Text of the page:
The 34-year-old journalist became a household name after being convicted and imprisoned, but ultimately acquitted for the sexual assault and 2007 murder of her roommate in Perugia, Italy. Knox's story sparked media attention over the past decade and most recently was quoted by director Tom McCarthy as the inspiration behind his new film "Stillwater" (in theaters Friday), starring Matt Damon.
Knox posted a thread on Twitter Thursday, calling out publications and McCarthy for using her name to promote the movie.
"Does my name belong to me? My face? What about my life? My story?" Knox wrote. "I return to these questions because others continue to profit off my name, face, & story without my consent."
USA TODAY has reached out to McCarthy's reps for comment.
Does my name belong to me? My face? What about my life? My story? Why does my name refer to events I had no hand in? I return to these questions because others continue to profit off my name, face, & story without my consent. Most recently, the film #STILLWATER.
/ a thread
— Amanda Knox (@amandaknox) July 29, 2021
"Stillwater" stars Damon, who plays a former Oklahoma oil roughneck named Bill who desperately tries to help his estranged daughter, Allison (Abigail Breslin), who has been convicted of murdering her girlfriend in Marseille, France. Allison claims innocence in the allegations made against her and her dad Bill moves overseas to help find the actual killer.
McCarthy told Vanity Fair in an interview published Thursday that though his film was initially inspired by Knox's story, he later decided to "leave the Amanda Knox case behind" and instead take what he called a "piece of the story."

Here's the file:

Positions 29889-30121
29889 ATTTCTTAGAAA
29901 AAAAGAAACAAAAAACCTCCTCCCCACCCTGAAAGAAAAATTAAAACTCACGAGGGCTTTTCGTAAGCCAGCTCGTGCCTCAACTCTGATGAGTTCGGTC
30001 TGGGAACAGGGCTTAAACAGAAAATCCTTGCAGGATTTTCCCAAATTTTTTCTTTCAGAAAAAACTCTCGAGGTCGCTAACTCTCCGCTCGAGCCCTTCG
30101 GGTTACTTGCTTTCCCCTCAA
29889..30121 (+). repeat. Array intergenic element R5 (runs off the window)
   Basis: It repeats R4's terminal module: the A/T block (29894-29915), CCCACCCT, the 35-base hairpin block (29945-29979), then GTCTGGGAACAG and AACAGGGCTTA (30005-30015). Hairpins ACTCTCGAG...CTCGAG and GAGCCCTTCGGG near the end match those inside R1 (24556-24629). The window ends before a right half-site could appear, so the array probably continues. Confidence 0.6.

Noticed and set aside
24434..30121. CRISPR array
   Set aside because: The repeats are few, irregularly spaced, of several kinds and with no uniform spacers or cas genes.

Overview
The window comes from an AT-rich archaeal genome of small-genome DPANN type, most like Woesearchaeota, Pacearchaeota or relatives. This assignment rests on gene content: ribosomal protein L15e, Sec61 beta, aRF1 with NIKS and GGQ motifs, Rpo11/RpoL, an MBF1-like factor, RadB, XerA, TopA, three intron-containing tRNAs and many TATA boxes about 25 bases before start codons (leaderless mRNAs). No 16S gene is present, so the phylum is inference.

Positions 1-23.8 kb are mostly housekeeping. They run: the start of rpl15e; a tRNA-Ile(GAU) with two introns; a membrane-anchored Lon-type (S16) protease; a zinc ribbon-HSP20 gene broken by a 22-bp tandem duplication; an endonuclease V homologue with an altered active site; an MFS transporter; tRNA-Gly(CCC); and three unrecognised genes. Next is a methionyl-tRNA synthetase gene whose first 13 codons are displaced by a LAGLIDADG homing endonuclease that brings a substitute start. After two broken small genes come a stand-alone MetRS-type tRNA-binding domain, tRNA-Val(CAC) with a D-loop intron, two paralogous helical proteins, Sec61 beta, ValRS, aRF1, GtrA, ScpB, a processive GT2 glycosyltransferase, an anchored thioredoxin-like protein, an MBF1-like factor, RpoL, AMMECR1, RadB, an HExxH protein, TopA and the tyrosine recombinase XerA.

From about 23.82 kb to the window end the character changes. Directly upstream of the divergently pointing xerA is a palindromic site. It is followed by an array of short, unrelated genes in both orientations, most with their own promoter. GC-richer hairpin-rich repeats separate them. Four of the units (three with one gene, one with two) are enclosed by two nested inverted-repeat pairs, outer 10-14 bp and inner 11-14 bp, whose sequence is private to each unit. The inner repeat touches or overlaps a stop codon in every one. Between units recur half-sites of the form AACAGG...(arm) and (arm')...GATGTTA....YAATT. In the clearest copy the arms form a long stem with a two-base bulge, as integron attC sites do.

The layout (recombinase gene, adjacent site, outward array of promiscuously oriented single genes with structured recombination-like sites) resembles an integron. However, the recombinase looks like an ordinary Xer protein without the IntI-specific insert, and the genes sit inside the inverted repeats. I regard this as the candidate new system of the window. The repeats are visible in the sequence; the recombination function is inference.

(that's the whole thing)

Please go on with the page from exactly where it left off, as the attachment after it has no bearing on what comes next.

McCarthy described the piece he referenced as "an American woman studying abroad involved in some kind of sensational crime and she ends up in jail — and fictionalize everything around it."
Knox said McCarthy's fictionalization is harmful to her reputation.
"By fictionalizing away my innocence, my total lack of involvement, by erasing the role of the authorities in my wrongful conviction, McCarthy reinforces an image of me as a guilty and untrustworthy person," Knox wrote.
Knox said she forgives the director and states that McCarthy had no "obligation" to consult her on his film but invites the idea of them having a conversation.
"I bet we could have a fascinating conversation about identity, and public perception, and who should get to exploit a name, face, and story that has entered the public imagination," she wrote.
This article originally appeared on USA TODAY: 'Stillwater': Amanda Knox calls out director for 'fictionalization'